Study Guide

Frost at Midnight Stanza 1

By Samuel Taylor Coleridge

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Stanza 1

Lines 1-2

The Frost performs its secret ministry,
Unhelped by any wind.

  • Right away, we find out what the "frost" from the title is doing. It's freezing stuff at midnight—that's what its "secret ministry" is. 
  • But what makes this a "ministry" and why is it so "secret"? The fact that the frost is doing its job "at midnight"—when everyone in the village is asleep, except for Coleridge—makes it seem fairly secret, hidden under the cover of darkness. 
  • The "ministry" bit is a little more complicated though. On the one hand, a "minister" is someone who performs a duty on behalf of someone else (technically, the "Prime Minister" of the United Kingdom performs the duty of running the government on behalf of the Queen or King or, more accurately today, the people). Also, Coleridge probably wants us to think of the frost's task in religious terms—somehow, it's like a Christian minister. 
  • Who or what does Coleridge intend us to think the frost is working for? Whose minister is the frost? Nature? God? 
  • Also, who's looking at this frost, and thinking about it? Anyone in particular? Coleridge himself? We'll have to read on to find out. 
  • The first line establishes the meter Coleridge will hold for the rest of the poem—blank verse, otherwise known as non-rhyming iambic pentameter. Check out "Form and Meter" for more on that.

Lines 2-7

The owlet's cry
Came loud—and hark, again! loud as before.
The inmates of my cottage, all at rest,
Have left me to that solitude, which suits
Abstruser musings: save that at my side
My cradled infant slumbers peacefully.

  • It's not just frost that's out and about at this hour. A baby owl is crying out too (aww). 
  • Quickly, we discover the person who's observing these things—it's Coleridge, himself. How do we know? Well, for starters, we get a first person perspective ("my cottage," "left me").
  • Usually, it's not a good idea to mix up our speaker with our poet, but in this case we can safely say they're one and the same. Check out "Speaker" for more on that.
  • He's stayed up late (probably watching Conan) and is now listening to the sounds of Nature, while everyone else in his cottage sleeps. ("Inmates" didn't mean prisoners at the time Coleridge was writing—an "inmate" was just someone who lived in a place, like all the family members living in this cottage.)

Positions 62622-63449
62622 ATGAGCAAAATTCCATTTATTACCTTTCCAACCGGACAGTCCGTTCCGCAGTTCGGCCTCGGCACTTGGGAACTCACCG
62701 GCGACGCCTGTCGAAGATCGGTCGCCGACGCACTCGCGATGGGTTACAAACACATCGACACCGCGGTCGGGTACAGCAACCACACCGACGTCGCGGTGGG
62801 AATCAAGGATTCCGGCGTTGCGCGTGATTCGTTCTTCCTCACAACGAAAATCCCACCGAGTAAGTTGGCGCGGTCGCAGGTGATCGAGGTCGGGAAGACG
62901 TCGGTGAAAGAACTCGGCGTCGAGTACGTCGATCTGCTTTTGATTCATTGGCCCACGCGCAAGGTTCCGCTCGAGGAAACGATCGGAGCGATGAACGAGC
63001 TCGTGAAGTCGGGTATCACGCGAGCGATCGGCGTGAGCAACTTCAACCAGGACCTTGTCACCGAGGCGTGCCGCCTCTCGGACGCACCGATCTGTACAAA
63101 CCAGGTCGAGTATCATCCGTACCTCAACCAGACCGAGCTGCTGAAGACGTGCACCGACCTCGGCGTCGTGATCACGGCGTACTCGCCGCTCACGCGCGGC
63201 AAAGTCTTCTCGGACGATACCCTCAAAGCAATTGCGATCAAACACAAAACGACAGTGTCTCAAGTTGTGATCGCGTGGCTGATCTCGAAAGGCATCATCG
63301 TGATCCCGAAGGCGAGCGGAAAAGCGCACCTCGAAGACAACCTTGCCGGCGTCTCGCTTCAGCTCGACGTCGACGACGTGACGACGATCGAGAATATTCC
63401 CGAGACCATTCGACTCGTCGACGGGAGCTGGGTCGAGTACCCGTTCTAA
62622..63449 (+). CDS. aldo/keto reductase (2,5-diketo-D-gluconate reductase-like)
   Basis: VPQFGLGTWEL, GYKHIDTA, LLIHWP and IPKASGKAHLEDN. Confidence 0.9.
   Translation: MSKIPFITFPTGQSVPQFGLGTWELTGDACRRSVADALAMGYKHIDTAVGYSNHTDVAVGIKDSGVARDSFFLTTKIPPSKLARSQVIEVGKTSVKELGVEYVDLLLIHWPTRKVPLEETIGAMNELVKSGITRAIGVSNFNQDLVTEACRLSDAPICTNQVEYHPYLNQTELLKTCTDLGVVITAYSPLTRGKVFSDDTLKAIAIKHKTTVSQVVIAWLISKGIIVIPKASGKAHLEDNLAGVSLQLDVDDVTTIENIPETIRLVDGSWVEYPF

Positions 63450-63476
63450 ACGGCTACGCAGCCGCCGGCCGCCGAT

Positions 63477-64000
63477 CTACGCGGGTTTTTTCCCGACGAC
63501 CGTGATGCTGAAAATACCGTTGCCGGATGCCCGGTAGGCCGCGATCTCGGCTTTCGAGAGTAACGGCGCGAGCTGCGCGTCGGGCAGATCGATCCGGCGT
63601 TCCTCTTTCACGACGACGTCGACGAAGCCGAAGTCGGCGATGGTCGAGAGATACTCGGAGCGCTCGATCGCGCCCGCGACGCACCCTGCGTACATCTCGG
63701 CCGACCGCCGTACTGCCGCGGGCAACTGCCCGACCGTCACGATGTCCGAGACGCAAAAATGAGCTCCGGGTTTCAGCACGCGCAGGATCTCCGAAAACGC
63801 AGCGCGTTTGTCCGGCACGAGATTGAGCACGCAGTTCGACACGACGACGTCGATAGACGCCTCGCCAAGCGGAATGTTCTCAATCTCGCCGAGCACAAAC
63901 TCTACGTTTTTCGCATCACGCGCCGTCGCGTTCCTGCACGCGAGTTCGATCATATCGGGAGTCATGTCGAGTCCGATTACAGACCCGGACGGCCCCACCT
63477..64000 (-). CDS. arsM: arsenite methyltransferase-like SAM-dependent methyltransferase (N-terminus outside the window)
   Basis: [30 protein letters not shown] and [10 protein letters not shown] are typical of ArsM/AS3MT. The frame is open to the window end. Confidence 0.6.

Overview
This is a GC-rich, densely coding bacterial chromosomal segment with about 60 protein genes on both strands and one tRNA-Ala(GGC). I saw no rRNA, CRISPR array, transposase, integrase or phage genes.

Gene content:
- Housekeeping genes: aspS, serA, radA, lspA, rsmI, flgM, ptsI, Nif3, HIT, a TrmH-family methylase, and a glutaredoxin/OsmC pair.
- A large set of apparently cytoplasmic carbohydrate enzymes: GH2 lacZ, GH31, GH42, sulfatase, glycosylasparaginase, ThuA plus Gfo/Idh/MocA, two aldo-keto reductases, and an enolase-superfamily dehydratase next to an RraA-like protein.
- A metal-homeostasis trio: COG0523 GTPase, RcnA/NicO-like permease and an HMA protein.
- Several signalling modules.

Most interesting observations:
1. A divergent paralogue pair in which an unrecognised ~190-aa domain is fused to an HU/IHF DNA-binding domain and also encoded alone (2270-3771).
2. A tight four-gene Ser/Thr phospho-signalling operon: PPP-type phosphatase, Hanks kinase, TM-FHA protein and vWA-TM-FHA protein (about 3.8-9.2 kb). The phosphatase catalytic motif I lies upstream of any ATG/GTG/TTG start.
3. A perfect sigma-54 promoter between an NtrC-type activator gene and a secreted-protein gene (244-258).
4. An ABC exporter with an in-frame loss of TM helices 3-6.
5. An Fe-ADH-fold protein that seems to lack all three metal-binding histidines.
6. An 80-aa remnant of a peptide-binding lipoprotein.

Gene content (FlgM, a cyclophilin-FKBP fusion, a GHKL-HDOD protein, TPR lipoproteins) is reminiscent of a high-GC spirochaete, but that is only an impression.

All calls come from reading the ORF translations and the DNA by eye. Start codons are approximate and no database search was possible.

• His solitude suits "abstruser musings" because "abstruse" ideas and concepts are, by definition, hard to understand. They're not the kinds of things you're going to chat about during the day, or while you're discussing lawn-care techniques with your neighbors. Now, though, it's quiet enough that Coleridge can have a conversation with himself—have a little "me time." 
  • His baby son (Hartley Coleridge) is the only person in the same room—but he's asleep. 
  • Coleridge keeps the tone pretty conversational—since this is, after all, one of his "Conversation Poems." Yet, he gets a certain sonic effect—assonance—from repeating the U sounds in "the solitude, which suits/ Abstruser musings." Check out "Sound Check" for more.

Lines 8-10

'Tis calm indeed! so calm, that it disturbs
And vexes meditation with its strange
And extreme silentness.

  • It's quiet—like, really quiet. Instead of making it easier to think, this actually feels kind of disturbing—it "vexes meditation." It's too quiet, in a way. 
  • Coleridge was known for being an extremely learned philosophical type, into reading dense German thinkers like Kant. So, staying up late and musing on these profound issues was probably one of his hobbies.

Lines 10-13

Sea, hill, and wood,
This populous village! Sea, and hill, and wood,
With all the numberless goings-on of life,
Inaudible as dreams!

  • There's some anaphora here as Coleridge repeats "Sea, hill, and wood" (though he changes it to "Sea, and hill, and wood" the second time). It helps to emphasize how he's still marveling at the silence from the last lines. It's so quiet that none of these different nearby areas is really emanating any sounds. 
  • Coleridge is impressed by the fact that there are so many things going on at night—creatures out and about in the woods, people who are probably still up, the ocean moving—but they're all "inaudible as dreams." Dreams are inaudible because they're going on in someone's head.
  • You can't actually hear them, unless you happen to be the person having the dream (evidently Coleridge had never seen Inception.) 
  • This also makes the world itself seem sort of dreamlike at night—things are happening, but they don't possess the weight of the actions that take place in broad daylight.

Lines 13-15

[…] the thin blue flame
Lies on my low-burnt fire, and quivers not;
Only that film, which fluttered on the grate,

  • In the extreme quietness of the night, even the fire has stopped moving—except for a film made of soot. 
  • Also, there's a sonic effect in putting the three syllables of "thin blue flame" and the three syllables of "low-burnt fire" so close together, since the last two syllables of each begin with the same consonants, B and F. This is an odd kind of consonance, mixed in with a tiny bit of alliteration in "that film, which fluttered." Check out "Sound Check" for more.
  • So, what about this film on the grate? We're left hanging here, mid-sentence. In fact, we'll have to skip down to a whole new stanza to pick up where we leave off here.

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